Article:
This prize lecture is given on a subject relating to the structure and function of the nervous system.
David Ferrier FRS (credit: Wellcome Trust)
The Ferrier Lecture is given triennially “on a subject related to the advancement of natural knowledge on the structure and function of the nervous system.”
The lectureship was created in memory of the neurologist and psychologist David Ferrier FRS (PDF). It was first awarded in 1928.
If possible the Committee will award the lectureship to an early-to-mid career stage scientist. The award is open to citizens of a Commonwealth country or of the Irish Republic or those who have been ordinarily resident and working in a Commonwealth country or in the Irish Republic for a minimum of three years immediately prior to being proposed.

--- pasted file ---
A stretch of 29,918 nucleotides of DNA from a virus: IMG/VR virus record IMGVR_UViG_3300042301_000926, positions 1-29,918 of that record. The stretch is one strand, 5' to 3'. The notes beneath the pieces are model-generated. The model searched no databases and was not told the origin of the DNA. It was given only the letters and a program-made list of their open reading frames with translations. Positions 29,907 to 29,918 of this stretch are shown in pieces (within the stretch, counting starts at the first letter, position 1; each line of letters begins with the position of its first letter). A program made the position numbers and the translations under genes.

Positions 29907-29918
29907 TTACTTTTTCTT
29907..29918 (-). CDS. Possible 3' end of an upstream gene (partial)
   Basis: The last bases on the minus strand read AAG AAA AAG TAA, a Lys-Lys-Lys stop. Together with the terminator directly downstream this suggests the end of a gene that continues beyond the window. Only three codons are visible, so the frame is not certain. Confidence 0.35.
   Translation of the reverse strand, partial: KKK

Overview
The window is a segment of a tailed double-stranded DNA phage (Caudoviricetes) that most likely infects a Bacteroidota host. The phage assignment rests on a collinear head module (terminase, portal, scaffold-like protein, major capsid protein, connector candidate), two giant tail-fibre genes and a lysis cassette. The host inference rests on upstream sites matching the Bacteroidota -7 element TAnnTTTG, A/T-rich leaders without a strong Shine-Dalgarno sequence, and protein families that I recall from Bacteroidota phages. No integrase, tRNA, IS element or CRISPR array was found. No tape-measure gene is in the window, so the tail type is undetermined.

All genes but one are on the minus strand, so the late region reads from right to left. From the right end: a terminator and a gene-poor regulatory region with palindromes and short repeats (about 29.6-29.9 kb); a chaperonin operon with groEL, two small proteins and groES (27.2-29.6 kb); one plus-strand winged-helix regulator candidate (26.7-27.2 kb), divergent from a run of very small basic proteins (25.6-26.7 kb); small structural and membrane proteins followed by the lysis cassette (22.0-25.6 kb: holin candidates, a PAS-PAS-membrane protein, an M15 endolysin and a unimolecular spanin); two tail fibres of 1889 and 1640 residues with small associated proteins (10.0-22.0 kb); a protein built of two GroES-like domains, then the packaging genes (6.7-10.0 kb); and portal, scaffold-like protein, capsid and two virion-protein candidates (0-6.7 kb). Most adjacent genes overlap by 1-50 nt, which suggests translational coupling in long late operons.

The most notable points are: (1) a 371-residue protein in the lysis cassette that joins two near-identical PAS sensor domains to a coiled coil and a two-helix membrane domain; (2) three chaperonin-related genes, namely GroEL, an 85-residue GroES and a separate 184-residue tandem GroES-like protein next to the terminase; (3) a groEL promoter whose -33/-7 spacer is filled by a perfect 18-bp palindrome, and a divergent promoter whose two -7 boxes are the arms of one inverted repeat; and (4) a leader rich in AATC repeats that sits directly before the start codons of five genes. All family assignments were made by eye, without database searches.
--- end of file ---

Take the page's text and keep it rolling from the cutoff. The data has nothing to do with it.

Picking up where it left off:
The recipient is chosen by the Council of the Royal Society on the recommendation of the Biological Sciences Awards Committee. Nominations are valid for five years after which the candidate cannot be re-nominated until a year after the nomination has expired. The lectureship is accompanied by a medal and a gift of £500.
The award winner was announced in the summer of 2012 and the next call for nominations will open on 30 November 2014.
Most recent medallist
Professor John O'Keefe FMedSci FRS was awarded the 2013 Ferrier Prize Lecture for his pioneering work in cognitive neuroscience, especially on the role of the hippocampus, and the mechanisms supporting memory and cognition. He presented his lecture on 18 June 2013.